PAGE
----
Recession risk as UK’s economy gets worse

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Britain is facing a return to recession after figures revealed the economy shrank by more than expected at the end of last year.

The Prime Minister said the 0.2 per cent contraction between October and December showed that the country was facing “extremely difficult economic times”, while economists warned the decline could be followed by further contraction in the current quarter.

Two quarters of negative growth would officially mark the start of a recession.

The Office for National Statistics’ first estimate for the figure marks the first time the UK’s gross domestic product (GDP) has fallen since the final quarter of 2010 when the Arctic weather was blamed for a 0.5 per cent drop. The City had predicted a decline of 0.1 per cent.

Mr Cameron said: “These are extremely difficult economic times. These are disappointing figures, they are not unexpected figures.”

He added that they reflected the “overhang” of debt run up under the previous government, high food and commodity prices, and the eurozone crisis.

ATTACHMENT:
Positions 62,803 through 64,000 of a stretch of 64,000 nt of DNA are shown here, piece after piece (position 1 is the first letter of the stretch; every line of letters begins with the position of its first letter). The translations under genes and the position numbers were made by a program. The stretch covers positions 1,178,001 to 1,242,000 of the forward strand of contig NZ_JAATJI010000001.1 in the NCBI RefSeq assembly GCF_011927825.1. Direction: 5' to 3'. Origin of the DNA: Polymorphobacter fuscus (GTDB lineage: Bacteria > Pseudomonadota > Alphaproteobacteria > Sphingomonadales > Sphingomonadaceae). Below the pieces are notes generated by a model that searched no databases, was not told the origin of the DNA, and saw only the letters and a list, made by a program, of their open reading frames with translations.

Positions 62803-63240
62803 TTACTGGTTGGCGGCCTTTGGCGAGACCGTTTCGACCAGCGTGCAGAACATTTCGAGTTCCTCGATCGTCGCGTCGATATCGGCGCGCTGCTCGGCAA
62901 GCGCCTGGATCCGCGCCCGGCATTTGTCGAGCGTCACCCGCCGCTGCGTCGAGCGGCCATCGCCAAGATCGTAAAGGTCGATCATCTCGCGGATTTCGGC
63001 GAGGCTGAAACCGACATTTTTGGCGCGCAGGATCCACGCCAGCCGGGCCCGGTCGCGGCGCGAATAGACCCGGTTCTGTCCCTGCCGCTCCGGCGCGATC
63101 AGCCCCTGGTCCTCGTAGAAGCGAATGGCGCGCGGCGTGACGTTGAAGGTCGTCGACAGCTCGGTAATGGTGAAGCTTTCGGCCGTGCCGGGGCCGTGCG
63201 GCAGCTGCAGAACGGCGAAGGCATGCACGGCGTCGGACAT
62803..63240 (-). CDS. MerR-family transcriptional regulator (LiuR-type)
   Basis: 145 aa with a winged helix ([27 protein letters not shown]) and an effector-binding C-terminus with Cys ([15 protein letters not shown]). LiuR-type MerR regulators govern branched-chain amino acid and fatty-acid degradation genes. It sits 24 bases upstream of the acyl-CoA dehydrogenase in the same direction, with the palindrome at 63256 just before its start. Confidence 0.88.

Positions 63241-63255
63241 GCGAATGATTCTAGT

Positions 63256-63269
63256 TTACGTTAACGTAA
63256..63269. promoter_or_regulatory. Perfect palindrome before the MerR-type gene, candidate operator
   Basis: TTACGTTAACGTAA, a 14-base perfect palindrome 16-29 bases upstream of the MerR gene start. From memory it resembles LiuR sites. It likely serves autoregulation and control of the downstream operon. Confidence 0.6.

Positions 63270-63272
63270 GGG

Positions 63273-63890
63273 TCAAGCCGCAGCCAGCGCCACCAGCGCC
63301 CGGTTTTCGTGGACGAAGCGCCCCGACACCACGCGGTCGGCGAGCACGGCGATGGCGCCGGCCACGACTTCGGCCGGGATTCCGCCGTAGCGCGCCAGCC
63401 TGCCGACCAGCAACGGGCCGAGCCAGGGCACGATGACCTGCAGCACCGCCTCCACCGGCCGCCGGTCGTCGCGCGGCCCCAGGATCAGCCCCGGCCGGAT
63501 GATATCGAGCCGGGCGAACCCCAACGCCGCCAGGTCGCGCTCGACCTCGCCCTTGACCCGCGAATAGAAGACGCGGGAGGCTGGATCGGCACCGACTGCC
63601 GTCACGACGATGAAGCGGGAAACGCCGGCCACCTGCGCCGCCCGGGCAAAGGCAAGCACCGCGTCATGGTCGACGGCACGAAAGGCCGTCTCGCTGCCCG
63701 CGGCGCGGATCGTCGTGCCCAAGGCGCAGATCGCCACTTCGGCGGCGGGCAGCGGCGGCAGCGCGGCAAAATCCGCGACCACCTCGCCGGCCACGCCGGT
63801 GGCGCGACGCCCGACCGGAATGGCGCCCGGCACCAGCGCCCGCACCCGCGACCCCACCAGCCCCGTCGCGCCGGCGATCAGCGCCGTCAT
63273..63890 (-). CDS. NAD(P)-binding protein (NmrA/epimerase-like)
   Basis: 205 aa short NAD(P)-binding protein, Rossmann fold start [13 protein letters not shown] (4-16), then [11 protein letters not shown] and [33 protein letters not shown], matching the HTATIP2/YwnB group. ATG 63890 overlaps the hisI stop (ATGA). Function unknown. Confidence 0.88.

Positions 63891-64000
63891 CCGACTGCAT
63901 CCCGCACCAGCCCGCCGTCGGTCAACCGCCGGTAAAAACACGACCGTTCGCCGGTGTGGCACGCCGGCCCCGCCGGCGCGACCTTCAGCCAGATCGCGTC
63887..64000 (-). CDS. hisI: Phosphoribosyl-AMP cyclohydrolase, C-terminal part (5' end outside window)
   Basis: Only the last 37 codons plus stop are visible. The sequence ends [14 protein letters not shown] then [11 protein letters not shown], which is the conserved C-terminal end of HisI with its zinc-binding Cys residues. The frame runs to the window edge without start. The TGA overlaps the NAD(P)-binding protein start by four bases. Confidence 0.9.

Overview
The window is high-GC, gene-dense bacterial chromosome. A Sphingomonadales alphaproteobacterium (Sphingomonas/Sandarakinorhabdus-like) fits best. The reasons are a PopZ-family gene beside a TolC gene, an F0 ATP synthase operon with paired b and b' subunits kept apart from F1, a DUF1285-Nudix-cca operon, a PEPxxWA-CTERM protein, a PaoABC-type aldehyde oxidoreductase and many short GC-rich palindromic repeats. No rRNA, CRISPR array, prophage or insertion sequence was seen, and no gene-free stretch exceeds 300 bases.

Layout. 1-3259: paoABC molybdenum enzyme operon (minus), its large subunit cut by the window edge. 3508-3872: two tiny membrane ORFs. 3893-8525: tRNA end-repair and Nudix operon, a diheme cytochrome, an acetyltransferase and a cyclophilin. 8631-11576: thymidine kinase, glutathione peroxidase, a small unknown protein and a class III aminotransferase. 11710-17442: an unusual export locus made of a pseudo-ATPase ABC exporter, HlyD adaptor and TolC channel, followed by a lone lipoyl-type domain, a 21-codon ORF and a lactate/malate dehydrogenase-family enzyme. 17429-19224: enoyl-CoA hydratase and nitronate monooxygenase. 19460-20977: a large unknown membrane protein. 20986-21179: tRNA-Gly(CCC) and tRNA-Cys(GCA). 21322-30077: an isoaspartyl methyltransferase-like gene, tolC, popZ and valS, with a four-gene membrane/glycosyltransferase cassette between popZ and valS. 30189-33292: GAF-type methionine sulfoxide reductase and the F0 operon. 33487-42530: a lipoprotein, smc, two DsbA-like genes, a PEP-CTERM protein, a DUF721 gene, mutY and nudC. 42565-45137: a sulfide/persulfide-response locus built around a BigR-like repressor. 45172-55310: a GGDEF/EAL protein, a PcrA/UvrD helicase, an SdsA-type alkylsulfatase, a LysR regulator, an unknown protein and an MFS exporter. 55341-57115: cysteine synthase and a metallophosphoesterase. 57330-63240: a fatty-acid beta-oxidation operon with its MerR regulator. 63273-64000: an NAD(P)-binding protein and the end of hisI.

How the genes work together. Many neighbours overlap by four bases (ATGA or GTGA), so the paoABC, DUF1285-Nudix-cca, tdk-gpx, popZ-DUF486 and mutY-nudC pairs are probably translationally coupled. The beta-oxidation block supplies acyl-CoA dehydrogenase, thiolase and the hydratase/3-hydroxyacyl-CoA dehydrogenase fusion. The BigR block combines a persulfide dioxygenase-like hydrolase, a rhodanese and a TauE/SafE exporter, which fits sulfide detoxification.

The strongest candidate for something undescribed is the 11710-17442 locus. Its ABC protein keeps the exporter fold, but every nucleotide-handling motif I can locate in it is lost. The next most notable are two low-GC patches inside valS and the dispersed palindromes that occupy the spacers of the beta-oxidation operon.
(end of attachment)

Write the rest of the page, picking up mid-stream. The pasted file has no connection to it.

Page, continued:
But both the Prime Minister and Chancellor George Osborne confirmed the Government would stick by the austerity measures brought in to tackle the deficit, despite the threat of recession.

Mr Osborne said: “Britain has substantial debts. If we don’t deal with those debts, our problems will be worse.”

The GDP figures follow Tuesday’s news that the International Monetary Fund has downgraded the UK growth forecast for 2012 from 1.6 per cent to 0.6 per cent.

Bank of England governor Sir Mervyn King said the UK economy faces an “arduous, long and uneven” road to recovery. The Bank is looking increasingly likely to inject billions of pounds into the UK economy through quantitative easing in February.

During Prime Minister’s Questions, Labour leader Ed Miliband accused the Prime Minister and Chancellor of “smug complacency”.

He said: “What has characterised the Government’s approach throughout this period? Total arrogance.

“How bad do things have to get in our economy to shake you out of your complacency? You and your Chancellor are but the byword for self-satisfied, smug complacency and that is the reality.”

The contraction was driven by a 0.9 per cent fall in manufacturing, a 4.1 per cent drop in electricity and gas production as the warm weather caused people to turn down heating, and a 0.5 per cent fall in the construction sector.